Over long periods of time (decades), societies go through many businesses cycles and accrue progressively more debt. Each business cycle sees an expansion of credit and a period when debts are repaid. But overlaying this cycle is a multi-decade trend towards debt accumulation. Eventually, a society’s debt burden grows so big that debt levels are high across virtually all levels of the economy. Interest rates are usually low by this point and the credit lever ceases to function properly. When policymakers reach to pull it, unsurprisingly, less spending comes out.

This was our economy before the present crisis hit. During the financial crisis of 2008-09, central bankers around the world had to move aggressively. They dropped interest rates to zero, engaged in quantitative easing (large scale bond buying), and saved the financial system from collapse. What ensued was a massive but temporary (see the small blip on the graph) deleveraging of debt around the world. Since then, debt has again steadily accumulated at every level of society.

Now Canada reels from exposure to two economic shocks – a big drop in global oil prices and the repercussions of fighting a pandemic – and finds itself with a limp monetary policy weapon. While central banks like the Bank of Canada have been responsive to the crisis, they can only do so much. Zero percent interest rates can’t cure a pandemic-led recession like this.

The policy tools we have

Canada now has to coordinate fiscal and monetary stimulus in order to adequately limit the damage from the pandemic. And for the reasons stated above, fiscal stimulus (direct intervention in the economy by the government) must play the leading role.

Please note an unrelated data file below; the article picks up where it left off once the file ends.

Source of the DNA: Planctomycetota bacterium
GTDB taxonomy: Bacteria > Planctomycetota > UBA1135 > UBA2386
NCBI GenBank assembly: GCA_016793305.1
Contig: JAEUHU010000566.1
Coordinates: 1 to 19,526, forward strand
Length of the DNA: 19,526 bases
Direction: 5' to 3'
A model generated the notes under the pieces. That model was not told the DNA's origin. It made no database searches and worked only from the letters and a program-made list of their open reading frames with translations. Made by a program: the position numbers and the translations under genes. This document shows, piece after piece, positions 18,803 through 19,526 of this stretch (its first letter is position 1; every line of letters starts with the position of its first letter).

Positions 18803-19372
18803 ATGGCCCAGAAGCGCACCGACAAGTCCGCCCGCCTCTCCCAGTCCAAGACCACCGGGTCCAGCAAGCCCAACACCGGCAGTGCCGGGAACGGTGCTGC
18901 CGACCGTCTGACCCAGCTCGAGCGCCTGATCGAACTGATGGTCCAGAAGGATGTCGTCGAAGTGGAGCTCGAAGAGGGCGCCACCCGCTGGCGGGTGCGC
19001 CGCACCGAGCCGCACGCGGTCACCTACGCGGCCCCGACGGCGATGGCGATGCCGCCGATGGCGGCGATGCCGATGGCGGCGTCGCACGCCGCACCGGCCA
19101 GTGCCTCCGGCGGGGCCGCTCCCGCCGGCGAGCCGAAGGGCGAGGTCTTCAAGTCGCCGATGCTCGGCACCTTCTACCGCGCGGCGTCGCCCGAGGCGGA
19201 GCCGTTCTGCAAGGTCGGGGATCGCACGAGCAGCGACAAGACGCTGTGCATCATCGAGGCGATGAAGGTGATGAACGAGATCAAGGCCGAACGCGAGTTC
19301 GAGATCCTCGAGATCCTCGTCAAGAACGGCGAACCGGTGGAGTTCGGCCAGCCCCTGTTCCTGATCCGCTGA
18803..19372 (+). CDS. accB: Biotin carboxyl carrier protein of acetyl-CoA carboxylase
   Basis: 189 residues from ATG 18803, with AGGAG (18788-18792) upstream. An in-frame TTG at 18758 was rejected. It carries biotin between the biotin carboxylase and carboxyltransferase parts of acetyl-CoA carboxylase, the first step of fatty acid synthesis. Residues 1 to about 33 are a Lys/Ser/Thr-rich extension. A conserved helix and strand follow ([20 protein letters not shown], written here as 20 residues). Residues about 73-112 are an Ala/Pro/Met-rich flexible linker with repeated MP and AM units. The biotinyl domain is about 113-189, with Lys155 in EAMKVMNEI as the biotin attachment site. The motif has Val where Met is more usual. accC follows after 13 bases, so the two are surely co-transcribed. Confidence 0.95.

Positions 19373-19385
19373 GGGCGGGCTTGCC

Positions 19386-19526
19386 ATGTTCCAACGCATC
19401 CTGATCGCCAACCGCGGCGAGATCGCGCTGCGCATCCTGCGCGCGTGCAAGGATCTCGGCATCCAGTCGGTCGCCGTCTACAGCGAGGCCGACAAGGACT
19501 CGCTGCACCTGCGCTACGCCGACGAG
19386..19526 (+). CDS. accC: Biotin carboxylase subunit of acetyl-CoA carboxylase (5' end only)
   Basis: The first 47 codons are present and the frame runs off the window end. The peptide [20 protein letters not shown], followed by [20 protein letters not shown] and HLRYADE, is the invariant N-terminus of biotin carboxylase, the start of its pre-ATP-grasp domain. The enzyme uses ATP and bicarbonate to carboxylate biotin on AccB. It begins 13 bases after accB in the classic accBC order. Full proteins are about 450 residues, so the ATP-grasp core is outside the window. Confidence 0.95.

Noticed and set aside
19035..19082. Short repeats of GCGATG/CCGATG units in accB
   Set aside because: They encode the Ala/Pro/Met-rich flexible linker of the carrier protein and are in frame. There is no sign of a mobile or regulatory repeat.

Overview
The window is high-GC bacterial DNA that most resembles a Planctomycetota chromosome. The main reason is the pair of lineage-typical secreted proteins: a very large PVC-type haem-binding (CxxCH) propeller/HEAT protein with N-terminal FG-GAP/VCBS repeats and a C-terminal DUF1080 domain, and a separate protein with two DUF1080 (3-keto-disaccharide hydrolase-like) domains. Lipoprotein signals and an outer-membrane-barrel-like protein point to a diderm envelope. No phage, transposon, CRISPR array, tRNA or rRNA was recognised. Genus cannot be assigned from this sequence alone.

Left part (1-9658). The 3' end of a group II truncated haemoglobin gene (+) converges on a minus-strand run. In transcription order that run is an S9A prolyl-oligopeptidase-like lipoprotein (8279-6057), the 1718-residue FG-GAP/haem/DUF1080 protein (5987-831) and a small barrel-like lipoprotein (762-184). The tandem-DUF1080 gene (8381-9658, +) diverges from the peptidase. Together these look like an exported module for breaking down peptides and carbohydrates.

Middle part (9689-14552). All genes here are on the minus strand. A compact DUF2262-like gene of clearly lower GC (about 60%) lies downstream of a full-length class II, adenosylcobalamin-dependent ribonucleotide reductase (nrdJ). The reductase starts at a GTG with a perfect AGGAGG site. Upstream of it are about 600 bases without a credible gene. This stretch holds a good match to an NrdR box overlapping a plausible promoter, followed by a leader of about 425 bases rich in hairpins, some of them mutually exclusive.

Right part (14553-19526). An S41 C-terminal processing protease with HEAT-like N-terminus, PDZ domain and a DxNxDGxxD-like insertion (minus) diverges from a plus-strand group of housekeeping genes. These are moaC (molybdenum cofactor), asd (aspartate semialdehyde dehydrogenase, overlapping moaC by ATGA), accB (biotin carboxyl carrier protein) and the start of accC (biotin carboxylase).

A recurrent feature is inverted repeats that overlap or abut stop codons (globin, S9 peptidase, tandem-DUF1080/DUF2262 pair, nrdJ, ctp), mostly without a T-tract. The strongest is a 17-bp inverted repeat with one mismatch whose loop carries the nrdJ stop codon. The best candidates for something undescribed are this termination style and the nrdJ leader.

It’s not that monetary policy is totally useless. Like other central banks around the world, the Bank of Canada has been intervening in bond markets to ensure liquidity and market function. This has been absolutely critical because many credit markets are loudly groaning under the pressure of these shocks. For perspective, US Treasuries – formerly seen as one of the safest financial havens (other than cash) – have been selling off. They “should” be rallying. This tells you how extraordinary these times are.

But there is noticeably less ammunition. Interest rates were already near zero when this crisis began; our collective debt load was already high. This is why markets haven’t responded positively to the substantial announcements made by central banks: no amount of “free money” incentivizes people to go outside and spend during a pandemic. Citizens are doing their duty to stay home! We need to appreciate that digging ourselves out of this crisis will consequently be much harder, especially if we fail to deliver well-targeted fiscal stimulus.

Canada’s fiscal response

To date, the federal government has made pledges to support both individuals and companies. In this article we will focus on the ways the government is supporting business, because while citizen support also clearly matters, the package fails individuals less egregiously than it does Canadian workers and enterprise.